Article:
About Feline Vomiting
the
Causes and Symptoms

Feline vomiting or cat vomiting is not an illness as such, but rather a sign or symptom of an underlying disease.

Having said this, it's important for cat owners not to confuse regurgitation with actual vomiting.

Vomiting is a described as a reflex or involuntary muscular action whereby the contents of the cat's stomach or small intestine are forcibly expelled from the mouth.

Regurgitation on the other hand is a more relaxed or passive action where food or hairballs are passed quite sluggishly from the mouth.


Healthy cats do occasionally vomit and this may be normal.

Cats with severe or persistent vomiting accompanied by diarrhea, abdominal pain, or a cat vomiting blood, bile or phlegm needs veterinary attention.

A cat that continuously regurgitates its food also needs to be examined by a vet as this may indicate a constriction, obstruction or disease of the esophagus (i.e. gullet).


symptoms of feline vomiting


It is generally accepted that there are three phases in the symptoms of cat vomiting:

  • Initially your cat may look a little distressed, swallow repeatedly and also lick its lips continually. This is a sign of nausea or queasiness.
  • In the second phase your cat will demonstrate heavy or forceful breathing and this is as a result of the stomach contracting. This phase is known as the retching or gagging stage.
  • Finally, as the abdominal wall muscles and the diaphragm contract, it causes a heaving action and the contents of the stomach are then forced up the esophagus and out of your cat's mouth. This is known as cat vomiting. 

cat vomiting

cat vomiting in garden



why is my cat vomiting?


Vomiting in cats can be caused by or associated with a wide range of underlying disorders.

We have compiled a list of the possible causes of cat vomiting.

We always recommend that you consult with your veterinarian if your cat has severe, uncontrolled vomiting. Diagnosis is always best left to the experts.

the causes

  • One of the most common reasons of feline vomiting is a sudden change in your cat's regular diet.
  • If your cat ingests food that is spoiled i.e. food that is 'off' or rotten. (This is not a common occurrence in cats as they are finicky about what they eat)
  • Food allergies or hypersensitivity to a particular cat food.
  • Poisoning - either deliberate or accidental. Cats that are allowed to roam the neighborhood may be at risk of been poisoned. (Cats vomit to rid or protect themselves from harmful substances).
  • Cats are sensitive creatures and can respond negatively to a change in their environment. Stress, fear or nervousness can result in sudden vomiting.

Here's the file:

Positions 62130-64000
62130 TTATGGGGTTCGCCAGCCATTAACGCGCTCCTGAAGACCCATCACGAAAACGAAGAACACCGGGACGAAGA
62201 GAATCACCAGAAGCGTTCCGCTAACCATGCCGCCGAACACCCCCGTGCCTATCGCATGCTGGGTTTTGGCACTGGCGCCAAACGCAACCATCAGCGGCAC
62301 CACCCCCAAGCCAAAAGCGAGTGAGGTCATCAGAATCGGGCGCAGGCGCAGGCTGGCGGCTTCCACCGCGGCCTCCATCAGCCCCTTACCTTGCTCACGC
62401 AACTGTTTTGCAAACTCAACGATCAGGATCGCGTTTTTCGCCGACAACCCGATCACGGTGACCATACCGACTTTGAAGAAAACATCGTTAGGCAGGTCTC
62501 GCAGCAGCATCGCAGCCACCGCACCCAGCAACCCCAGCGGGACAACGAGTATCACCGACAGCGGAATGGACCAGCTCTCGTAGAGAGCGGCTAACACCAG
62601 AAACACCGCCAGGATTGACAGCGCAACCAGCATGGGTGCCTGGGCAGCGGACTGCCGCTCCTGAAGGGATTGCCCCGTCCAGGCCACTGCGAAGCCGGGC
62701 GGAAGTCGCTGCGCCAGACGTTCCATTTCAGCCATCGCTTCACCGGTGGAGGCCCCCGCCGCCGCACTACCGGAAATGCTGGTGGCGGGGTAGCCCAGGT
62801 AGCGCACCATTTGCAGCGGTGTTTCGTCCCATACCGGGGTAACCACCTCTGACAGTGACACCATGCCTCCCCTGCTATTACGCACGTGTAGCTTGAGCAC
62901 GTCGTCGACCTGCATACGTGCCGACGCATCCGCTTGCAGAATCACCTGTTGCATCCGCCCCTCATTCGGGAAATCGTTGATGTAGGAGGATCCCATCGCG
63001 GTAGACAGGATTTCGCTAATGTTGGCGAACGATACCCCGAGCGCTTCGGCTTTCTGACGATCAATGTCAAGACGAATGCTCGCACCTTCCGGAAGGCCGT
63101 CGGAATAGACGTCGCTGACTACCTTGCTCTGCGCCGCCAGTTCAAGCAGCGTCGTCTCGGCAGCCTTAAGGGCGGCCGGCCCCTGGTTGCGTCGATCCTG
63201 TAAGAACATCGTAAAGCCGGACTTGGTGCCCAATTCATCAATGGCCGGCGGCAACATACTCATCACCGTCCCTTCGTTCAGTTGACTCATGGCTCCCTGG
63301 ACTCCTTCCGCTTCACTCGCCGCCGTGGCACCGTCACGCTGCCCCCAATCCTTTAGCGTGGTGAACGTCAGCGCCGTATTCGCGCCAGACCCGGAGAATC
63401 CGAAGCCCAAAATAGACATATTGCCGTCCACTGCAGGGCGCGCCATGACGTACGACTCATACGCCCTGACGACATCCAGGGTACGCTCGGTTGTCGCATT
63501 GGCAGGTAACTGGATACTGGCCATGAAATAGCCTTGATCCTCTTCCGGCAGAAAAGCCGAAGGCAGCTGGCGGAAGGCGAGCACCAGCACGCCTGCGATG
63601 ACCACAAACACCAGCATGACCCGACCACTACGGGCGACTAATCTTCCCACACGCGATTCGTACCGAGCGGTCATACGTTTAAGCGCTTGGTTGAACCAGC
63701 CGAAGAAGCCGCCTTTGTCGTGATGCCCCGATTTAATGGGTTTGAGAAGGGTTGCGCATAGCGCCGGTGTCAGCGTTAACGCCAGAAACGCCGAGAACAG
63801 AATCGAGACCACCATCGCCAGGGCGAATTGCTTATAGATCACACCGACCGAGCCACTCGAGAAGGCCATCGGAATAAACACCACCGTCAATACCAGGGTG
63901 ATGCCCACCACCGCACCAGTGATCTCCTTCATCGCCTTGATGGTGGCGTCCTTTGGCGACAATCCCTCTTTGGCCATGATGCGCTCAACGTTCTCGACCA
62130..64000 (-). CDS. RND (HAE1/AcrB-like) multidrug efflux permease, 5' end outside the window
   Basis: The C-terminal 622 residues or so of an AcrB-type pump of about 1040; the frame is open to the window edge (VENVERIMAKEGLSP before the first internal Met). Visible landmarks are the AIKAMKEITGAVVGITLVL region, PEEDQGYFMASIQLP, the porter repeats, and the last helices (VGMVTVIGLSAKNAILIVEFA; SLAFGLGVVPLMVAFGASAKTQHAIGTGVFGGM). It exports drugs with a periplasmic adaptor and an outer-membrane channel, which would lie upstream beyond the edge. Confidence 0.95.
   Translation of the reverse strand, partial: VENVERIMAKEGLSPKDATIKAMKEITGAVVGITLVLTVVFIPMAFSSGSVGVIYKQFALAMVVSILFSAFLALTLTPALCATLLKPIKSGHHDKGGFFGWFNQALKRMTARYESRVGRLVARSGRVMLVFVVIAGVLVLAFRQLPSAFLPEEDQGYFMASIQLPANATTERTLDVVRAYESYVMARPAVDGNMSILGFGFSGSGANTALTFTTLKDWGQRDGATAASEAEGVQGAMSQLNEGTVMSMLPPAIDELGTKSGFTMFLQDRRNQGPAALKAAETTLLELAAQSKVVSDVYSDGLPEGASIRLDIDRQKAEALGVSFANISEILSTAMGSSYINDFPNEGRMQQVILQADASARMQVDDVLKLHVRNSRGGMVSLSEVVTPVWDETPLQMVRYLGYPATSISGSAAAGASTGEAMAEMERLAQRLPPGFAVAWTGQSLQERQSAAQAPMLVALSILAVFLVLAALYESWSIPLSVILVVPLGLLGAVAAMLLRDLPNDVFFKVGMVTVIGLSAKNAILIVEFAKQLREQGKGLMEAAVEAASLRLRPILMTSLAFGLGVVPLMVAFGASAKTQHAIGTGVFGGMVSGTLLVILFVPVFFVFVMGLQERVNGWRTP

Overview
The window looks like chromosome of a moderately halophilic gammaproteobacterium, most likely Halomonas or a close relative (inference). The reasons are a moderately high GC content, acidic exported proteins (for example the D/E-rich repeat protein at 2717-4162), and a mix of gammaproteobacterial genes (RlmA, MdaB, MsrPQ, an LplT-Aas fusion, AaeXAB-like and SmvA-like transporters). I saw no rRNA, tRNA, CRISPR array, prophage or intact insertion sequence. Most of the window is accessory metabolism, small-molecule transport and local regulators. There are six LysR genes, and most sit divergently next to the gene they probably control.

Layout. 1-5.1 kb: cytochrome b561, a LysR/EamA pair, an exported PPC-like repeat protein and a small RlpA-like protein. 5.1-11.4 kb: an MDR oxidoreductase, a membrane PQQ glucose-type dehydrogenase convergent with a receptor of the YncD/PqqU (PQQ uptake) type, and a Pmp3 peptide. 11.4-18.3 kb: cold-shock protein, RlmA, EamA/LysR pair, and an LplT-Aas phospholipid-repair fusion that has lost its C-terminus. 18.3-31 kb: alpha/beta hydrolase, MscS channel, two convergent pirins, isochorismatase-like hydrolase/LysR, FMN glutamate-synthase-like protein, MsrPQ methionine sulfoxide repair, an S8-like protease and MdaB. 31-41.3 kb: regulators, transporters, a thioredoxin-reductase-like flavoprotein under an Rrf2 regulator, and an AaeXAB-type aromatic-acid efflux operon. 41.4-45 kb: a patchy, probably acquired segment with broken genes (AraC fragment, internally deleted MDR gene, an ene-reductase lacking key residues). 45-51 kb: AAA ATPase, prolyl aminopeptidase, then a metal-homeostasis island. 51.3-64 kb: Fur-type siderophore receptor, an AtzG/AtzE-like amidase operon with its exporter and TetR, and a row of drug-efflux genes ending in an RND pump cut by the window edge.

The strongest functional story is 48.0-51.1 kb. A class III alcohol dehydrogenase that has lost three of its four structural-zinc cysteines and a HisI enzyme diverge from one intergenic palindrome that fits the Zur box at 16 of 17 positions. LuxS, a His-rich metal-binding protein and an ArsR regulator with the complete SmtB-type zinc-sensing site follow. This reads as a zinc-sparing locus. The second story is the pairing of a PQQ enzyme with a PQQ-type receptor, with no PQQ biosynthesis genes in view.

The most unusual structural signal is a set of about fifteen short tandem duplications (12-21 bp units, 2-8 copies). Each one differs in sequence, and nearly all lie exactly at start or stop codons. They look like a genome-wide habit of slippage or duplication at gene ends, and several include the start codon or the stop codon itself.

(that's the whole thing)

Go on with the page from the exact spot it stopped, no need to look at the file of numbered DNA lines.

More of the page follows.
• Middle ear disease which causes damage to the cat's sense of balance or travel /motion sickness can also result in nausea and vomiting.
  • Infectious feline diseases like feline distemper (i.e. parvo virus or feline Panleucopenia) and other viral and bacterial infections in cats may also cause diarrhea and vomiting.
  • Intestinal worms i.e. internal parasitic worms are a common cause of feline vomiting.
  • Cats with systemic diseases like diabetes mellitus (sugar diabetes), hyperthyroidism, liver and kidney disease often present with vomiting.
  • Inflammatory diseases of the bowel (large and small intestines) and the stomach (gastritis) may cause vomiting and diarrhea.
  • Severe trauma to the head can also result in vomiting.
  • Feline vomiting may also be caused by obstruction of the intestinal tract due to tumors (cancerous or benign).
  • In kittens, due to their inquisitive behavior, intestinal obstruction can occur due to the ingestion of foreign objects like string, cotton or even buttons. In older cats, obstruction may be due to hairball.
  • A cat vomiting phlegm or a white foam could be a sign of respiratory disease.
  • A cat vomiting bile or yellow or green-colored vomit may be a sign of a twisted bowel or intussusception (when part of the bowel telescopes or slides into the next). Your kitty will also have a lack of appetite, tender abdomen and be listless.
  • A cat vomiting blood may have an obstruction or an intestinal or gastric bleed due to trauma or a tumor.
  • A cat vomiting after anesthesia or after surgery is quite common. If the vomiting persists, seek veterinary advice immediately.
  • Kittens that present with projectile vomiting shortly after been weaned may indicate that your kitten has pyloric stenosis (i.e. a constriction of the opening between the stomach and small intestine).

As there are so many reasons why your cat may be vomiting, it is important to get and accurate diagnosis and appropriate treatment.

For the diagnosis and treatment of cat vomiting we recommend visiting this chapter.


Related Cat Pages:

Feline Diarrhea

Cat Diarrhea





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